Gene variations contribute to aggression and anger in women
Ever wonder why some women seem to be more ill-tempered than others? University of Pittsburgh researchers have found that behaviors such as anger, hostility and aggression may be genetic, rooted in variations in a serotonin receptor gene. Indrani Halder, Ph.D., of the Cardiovascular Behavioral Medicine Program at the University of Pittsburgh, will present the findings today at the American Psychosomatic Society's Annual Meeting, held in Budapest, Hungary.
Hospital equipment unaffected by cell phone use, study finds
Calls made on cellular phones have no negative impact on hospital medical devices, dispelling the long-held notion that they are unsafe to use in health care facilities, according to Mayo Clinic researchers. more
MSU research strengthens link between smoking, pancreatic cancer
Researchers at Michigan State University have added yet another piece to the puzzle that links cigarette smoking with cancer of the pancreas, one of the deadliest forms of cancer. more
New research finds that cholesterol busting statins also reduce blood pressure
A new study led by researchers at Warwick Medical School at the University of Warwick reveals that patients using cholesterol busting statins get a bonus benefit from such drugs as the Warwick researchers have now found that statins also have a positive effect on blood pressure levels. more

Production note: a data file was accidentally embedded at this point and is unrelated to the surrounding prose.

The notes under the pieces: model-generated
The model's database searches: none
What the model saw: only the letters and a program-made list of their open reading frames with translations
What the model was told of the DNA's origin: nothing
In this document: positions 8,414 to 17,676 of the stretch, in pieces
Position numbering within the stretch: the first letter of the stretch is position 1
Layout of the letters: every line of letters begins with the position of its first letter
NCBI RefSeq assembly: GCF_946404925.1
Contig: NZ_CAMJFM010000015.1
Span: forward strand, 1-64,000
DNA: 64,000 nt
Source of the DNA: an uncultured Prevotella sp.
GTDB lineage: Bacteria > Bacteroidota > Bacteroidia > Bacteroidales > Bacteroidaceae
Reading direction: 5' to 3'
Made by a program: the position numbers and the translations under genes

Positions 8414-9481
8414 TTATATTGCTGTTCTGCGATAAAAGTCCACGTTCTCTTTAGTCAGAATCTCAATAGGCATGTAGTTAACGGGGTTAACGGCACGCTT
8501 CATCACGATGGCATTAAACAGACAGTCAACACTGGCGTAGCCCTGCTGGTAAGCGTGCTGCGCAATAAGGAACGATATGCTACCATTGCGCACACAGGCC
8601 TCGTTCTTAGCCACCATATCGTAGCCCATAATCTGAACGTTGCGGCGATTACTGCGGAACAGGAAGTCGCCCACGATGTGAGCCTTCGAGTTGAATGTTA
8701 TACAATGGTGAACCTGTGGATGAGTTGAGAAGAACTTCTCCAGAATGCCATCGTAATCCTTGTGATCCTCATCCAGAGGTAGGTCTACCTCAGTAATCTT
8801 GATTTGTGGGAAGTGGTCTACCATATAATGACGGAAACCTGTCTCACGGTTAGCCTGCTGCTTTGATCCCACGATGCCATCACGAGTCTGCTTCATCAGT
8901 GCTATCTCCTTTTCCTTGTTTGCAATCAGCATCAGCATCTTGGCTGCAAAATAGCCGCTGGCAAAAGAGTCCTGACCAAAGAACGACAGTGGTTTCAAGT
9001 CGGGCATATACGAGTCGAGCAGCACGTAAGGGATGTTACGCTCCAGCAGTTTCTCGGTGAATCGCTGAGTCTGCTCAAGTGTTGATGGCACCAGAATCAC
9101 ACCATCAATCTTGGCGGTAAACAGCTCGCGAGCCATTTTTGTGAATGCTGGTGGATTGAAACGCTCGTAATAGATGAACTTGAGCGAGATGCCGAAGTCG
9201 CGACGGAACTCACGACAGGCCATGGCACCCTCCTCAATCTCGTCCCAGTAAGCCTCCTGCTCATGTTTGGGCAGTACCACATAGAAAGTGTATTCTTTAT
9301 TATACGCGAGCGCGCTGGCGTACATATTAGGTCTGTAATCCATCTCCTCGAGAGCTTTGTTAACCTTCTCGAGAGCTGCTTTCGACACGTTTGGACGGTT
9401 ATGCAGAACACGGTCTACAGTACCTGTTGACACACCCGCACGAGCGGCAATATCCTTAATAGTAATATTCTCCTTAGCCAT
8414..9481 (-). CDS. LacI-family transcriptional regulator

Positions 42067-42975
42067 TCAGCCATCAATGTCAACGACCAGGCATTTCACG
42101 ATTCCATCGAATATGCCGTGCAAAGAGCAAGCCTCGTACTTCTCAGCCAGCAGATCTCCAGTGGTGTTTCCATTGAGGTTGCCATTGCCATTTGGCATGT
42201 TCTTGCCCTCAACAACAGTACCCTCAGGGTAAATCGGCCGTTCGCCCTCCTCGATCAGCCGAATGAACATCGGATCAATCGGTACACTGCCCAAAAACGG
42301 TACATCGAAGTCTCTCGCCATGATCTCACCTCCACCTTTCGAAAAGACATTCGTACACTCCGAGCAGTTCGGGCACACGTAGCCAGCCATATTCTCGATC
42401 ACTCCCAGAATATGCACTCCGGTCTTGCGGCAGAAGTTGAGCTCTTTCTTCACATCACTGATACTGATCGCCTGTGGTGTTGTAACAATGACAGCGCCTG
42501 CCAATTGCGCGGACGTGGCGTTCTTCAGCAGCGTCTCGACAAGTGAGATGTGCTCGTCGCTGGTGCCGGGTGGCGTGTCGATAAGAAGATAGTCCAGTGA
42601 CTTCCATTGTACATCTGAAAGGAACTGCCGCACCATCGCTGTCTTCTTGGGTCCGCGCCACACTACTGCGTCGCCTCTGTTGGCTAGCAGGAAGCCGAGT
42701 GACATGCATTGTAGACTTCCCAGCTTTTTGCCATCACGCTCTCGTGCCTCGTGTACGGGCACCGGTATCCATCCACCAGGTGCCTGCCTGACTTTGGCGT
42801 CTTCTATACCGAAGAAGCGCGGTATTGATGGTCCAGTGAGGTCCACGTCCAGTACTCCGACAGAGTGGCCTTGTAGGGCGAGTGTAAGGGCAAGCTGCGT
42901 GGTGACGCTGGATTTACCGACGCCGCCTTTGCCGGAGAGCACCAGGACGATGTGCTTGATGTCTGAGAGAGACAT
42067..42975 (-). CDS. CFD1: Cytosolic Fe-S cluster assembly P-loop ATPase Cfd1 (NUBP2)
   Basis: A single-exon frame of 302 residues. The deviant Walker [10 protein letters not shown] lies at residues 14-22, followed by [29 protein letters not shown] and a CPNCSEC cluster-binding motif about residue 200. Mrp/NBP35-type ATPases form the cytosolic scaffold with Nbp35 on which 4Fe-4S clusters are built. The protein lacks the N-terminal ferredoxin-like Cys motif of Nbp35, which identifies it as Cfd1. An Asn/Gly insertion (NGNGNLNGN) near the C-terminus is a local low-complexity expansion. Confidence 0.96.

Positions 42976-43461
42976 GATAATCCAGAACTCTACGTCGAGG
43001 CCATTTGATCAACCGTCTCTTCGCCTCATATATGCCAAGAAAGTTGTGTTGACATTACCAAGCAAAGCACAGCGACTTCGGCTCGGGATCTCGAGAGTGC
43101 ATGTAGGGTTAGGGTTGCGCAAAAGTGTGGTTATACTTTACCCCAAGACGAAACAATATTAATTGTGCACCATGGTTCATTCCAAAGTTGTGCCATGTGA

Should NICE evaluate complementary medicine?
Demand for complementary and alternative medicine is high despite limited evidence. In this week's BMJ, researchers go head to head over whether the National Institute for Health and Clinical Excellence (NICE) should review these therapies.
Stroke patients admitted to hospitals on weekends may be more likely to die
Patients admitted to hospitals for ischemic stroke on weekends had a higher risk of dying than patients admitted during the week, in a Canadian study published in Stroke: Journal of the American Heart Association. more
Subliminal advertising leaves its mark on the brain
UCL (University College London) researchers have found the first physiological evidence that invisible subliminal images do attract the brain's attention on a subconscious level. The wider implication for the study, published in Current Biology, is that techniques such as subliminal advertising, now banned in the UK but still legal in the USA, certainly do leave their mark on the brain. more
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